1776 by David McCullough
The birth of America is taught to children so early that we tend to not only simplify it, but to mythologize it as well. Paul Revere, John Adams and George Washington become legends, no more real than Paul Bunyan, Johnny Appleseed or John Henry. And while our founding fathers may deserve some reverence, we do them a disservice when we deify them. The founding of the country becomes something we take for granted, as if it was predestined, a natural turn in the river of history. What makes 1776 such an effective telling of the early days of the American Revolution is that David McCullough dispenses with mythology. He injects reality and texture into the events, breathes life into the characters, and delivers a vivid telling of the early days of the war.
This is the first book I’ve read about the American Revolution since high school. It is a good starting point—chronologically, it is the start of the war, but also McCullough is selective in his scope. Rather than tell every story of the period, he focuses on a few illustrative moments so that we see a clear picture of the difficult decisions the leaders faced in their most uncertain moments. Under miserable conditions, outnumbered and outmatched in every way, the leaders of the American Revolution were able to compel through grit and willpower a guerilla army of mostly untrained, unprepared and under-resourced settlers. We see how the heroes of the Revolution—George Washington most prominently, but others as well—earned their legendary status by not just leading an army, but by creating and compelling men to fight as a unified force, bound not by common banner but by a shared ideology.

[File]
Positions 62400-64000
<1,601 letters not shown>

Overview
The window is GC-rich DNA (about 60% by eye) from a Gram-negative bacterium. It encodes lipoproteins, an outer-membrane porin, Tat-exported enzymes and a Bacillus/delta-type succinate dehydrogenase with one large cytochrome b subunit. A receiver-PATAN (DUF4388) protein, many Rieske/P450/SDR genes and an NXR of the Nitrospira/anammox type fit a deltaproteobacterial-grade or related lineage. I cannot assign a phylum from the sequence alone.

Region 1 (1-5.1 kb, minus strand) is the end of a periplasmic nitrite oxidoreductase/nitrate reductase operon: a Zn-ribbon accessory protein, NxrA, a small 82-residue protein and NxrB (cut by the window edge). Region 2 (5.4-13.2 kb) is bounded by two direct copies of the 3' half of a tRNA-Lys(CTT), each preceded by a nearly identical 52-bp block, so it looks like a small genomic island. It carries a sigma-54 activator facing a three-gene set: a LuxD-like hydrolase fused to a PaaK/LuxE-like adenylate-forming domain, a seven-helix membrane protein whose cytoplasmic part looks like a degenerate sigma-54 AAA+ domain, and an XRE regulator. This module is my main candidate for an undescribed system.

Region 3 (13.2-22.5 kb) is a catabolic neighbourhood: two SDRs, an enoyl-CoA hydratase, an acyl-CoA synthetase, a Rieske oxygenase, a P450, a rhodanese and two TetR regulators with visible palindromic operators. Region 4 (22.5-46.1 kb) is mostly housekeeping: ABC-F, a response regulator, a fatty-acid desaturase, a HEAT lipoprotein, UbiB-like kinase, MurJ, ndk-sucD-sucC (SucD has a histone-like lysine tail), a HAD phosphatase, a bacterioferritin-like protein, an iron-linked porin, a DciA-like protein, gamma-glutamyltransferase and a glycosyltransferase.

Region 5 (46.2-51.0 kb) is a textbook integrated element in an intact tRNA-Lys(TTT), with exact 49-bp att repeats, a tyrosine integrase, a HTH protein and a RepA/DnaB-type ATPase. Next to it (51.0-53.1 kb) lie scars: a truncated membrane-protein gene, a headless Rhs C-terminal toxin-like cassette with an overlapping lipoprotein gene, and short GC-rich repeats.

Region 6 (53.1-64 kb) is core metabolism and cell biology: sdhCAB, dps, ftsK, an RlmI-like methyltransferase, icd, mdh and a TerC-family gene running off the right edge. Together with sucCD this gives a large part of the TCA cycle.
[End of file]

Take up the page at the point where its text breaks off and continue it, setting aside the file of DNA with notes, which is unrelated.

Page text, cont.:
The most striking aspect of the story is just how unlikely victory was for the Americans. As much as we take the United States for granted today, without the courage, leadership and luck of 1776, it may never have existed.